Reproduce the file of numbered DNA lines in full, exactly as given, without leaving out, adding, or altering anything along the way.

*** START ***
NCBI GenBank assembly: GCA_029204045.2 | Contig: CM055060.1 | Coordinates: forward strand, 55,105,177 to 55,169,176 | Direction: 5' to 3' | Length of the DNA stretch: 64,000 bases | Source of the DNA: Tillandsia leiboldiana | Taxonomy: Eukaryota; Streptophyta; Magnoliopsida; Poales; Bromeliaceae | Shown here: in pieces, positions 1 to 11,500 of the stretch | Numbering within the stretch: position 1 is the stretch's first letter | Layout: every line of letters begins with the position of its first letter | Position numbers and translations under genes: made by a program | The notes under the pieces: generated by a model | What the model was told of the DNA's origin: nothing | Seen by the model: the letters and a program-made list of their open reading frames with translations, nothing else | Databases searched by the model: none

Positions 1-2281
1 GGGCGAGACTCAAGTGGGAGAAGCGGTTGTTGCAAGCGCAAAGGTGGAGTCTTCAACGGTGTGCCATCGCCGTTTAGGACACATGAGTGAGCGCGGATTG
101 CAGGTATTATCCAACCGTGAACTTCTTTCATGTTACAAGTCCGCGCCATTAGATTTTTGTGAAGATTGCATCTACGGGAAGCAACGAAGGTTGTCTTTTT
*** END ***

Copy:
NCBI GenBank assembly: GCA_029204045.2 | Contig: CM055060.1 | Coordinates: forward strand, 55,105,177 to 55,169,176 | Direction: 5' to 3' | Length of the DNA stretch: 64,000 bases | Source of the DNA: Tillandsia leiboldiana | Taxonomy: Eukaryota; Streptophyta; Magnoliopsida; Poales; Bromeliaceae | Shown here: in pieces, positions 1 to 11,500 of the stretch | Numbering within the stretch: position 1 is the stretch's first letter | Layout: every line of letters begins with the position of its first letter | Position numbers and translations under genes: made by a program | The notes under the pieces: generated by a model | What the model was told of the DNA's origin: nothing | Seen by the model: the letters and a program-made list of their open reading frames with translations, nothing else | Databases searched by the model: none

Positions 1-2281
1 GGGCGAGACTCAAGTGGGAGAAGCGGTTGTTGCAAGCGCAAAGGTGGAGTCTTCAACGGTGTGCCATCGCCGTTTAGGACACATGAGTGAGCGCGGATTG
101 CAGGTATTATCCAACCGTGAACTTCTTTCATGTTACAAGTCCGCGCCATTAGATTTTTGTGAAGATTGCATCTACGGGAAGCAACGAAGGTTGTCTTTTT